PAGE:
It seems that, just like the Quebec situation 40 years ago, after 60 years of a continually rocky relationship with Canada, nothing has changed for Newfoundland and Labrador.

The Province was geographically and politically isolated from the rest of the Country in 1949 when it joined, in 1969 when Quebec walked over the people there and in 2009 New Brunswick is looking for its opportunity take full advantage of Newfoundland and Labrador’s resources.

Today however there are three key differences between the current situation and the one that took place in 1969.

In 1969 the citizens of Newfoundland and Labrador, by and large, were not as informed or educated as they are today.

In 1969 the North American Free Trade Agreement (NAFTA) was not even heard of.
Today the U.S., as a potential consumer of Lower Churchill power would likely have a great deal to say under NAFTA if such an attempt were made.

In 1969 Newfoundland and Labrador was led by the so called “Father of Confederation”, the proud federalist, Joey Smallwood.

In 2009 Newfoundland and Labrador is led by a Premier who has presented himself to be a proud and very outspoken Newfoundland and Labrador nationalist in Danny Williams.

Nobody in Newfoundland and Labrador expects any Province to provide electrical transmission infrastructure free of charge, but any attempt to force another one sided contract by placing the Province under duress is simply out of the question.

When Quebec threw its weight around and blocked Newfoundland and Labrador’s ability to reach energy markets 40 years ago Premier Joey Smallwood met with Prime Minister Lester Pearson to discuss the matter.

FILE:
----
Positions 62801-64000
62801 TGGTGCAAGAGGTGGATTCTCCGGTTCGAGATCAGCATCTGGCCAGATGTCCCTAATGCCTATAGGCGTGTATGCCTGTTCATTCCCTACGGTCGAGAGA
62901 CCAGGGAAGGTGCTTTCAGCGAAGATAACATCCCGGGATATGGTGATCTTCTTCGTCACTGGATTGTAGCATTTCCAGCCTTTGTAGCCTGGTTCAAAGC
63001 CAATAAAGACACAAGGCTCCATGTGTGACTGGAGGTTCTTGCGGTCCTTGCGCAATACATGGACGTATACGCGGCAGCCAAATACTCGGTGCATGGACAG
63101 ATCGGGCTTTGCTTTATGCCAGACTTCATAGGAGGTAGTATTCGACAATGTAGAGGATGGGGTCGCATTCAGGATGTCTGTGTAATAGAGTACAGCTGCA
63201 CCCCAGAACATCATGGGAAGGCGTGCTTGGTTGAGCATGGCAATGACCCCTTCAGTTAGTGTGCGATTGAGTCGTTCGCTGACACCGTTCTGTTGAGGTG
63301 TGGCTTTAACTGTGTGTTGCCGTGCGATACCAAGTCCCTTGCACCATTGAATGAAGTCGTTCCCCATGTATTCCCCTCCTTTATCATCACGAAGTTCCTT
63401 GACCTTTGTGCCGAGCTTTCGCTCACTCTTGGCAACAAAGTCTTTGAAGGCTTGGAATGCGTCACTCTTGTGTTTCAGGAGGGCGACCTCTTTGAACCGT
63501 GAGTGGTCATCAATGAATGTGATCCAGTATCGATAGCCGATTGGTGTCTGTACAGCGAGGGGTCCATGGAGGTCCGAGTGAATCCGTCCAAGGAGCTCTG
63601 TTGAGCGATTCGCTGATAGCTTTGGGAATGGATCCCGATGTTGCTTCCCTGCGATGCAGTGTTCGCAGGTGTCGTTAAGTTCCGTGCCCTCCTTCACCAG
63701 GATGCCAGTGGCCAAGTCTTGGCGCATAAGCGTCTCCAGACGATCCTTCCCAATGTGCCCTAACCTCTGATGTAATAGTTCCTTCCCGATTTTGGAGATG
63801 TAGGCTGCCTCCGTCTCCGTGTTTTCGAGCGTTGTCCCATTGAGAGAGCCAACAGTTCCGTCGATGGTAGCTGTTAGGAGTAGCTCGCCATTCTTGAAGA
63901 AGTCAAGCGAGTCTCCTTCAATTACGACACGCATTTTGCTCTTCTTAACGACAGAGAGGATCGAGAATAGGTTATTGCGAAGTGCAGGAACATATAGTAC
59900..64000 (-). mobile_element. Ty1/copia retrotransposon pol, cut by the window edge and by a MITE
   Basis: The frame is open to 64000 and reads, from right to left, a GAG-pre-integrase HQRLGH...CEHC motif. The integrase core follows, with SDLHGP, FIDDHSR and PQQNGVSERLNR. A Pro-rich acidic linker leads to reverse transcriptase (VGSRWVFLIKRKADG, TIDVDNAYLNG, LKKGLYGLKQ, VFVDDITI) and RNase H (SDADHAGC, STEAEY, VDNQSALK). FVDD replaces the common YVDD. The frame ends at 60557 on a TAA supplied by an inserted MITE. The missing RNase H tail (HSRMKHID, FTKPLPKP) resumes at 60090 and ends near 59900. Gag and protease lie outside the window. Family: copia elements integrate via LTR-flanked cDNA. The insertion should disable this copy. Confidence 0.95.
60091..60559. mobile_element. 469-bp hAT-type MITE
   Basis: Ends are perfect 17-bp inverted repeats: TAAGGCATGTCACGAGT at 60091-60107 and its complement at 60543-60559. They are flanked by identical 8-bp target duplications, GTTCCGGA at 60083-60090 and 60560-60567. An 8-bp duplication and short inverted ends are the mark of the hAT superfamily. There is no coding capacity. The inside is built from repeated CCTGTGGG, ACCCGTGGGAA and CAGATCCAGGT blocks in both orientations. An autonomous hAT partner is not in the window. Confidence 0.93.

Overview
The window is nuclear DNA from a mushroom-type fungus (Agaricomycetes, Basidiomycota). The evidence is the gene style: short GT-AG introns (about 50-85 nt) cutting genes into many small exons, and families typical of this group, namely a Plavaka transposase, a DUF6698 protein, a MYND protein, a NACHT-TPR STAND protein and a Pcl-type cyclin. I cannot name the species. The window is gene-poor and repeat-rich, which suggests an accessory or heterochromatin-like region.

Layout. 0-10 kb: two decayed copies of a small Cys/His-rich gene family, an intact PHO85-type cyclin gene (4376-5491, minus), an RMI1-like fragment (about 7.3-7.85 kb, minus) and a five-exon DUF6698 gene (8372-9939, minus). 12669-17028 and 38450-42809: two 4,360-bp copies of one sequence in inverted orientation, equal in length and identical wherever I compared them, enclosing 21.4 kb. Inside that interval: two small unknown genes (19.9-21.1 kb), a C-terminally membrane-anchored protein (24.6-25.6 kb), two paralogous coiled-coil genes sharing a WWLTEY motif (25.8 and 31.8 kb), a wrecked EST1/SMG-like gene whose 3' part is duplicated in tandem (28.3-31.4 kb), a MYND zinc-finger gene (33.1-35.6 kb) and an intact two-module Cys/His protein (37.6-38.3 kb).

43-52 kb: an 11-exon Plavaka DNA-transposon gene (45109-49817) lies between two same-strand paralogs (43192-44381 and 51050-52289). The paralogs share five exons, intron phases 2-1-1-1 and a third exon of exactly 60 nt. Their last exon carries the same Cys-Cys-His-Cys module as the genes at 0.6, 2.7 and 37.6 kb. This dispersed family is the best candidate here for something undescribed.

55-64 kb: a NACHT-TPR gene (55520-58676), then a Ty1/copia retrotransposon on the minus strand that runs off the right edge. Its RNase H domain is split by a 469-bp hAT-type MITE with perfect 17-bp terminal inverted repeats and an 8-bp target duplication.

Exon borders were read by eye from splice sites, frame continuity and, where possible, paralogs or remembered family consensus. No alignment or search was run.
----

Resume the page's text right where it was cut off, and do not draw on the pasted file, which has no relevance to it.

According to historians, Pearson looked Smallwood in the eye and said, “Please don’t ask me. If you ask me I’ll have to say yes.”

Pearson was of course referring to the fact that the Canadian Constitution clearly states that no Province can impede another from moving goods or services across their jurisdiction.

At the time Smallwood approached Pearson Newfoundland and Labrador had only been a part of Canada for 20 years. Quebec was in the throws of a separatist crisis, terrorism was on the rise there and Pearson did not want to go head to head with the Quebec leadership or people in an effort to protect the Constitutional rights of Newfoundland and Labrador. Smallwood let him walk away from his obligation to do so.

Smallwood never asked the question and Newfoundland and Labrador, for the “good of Canada”, has lived with the resulting blow to its troubled economy ever since.

Today not much has changed in Ottawa but times are certainly different in Newfoundland and Labrador.

The current Premier of the Province and the citizens that have lived with the ghost of the Upper Churchill might not only ask the Government of Canada to defend the Constitution of the Country but will likely demand it.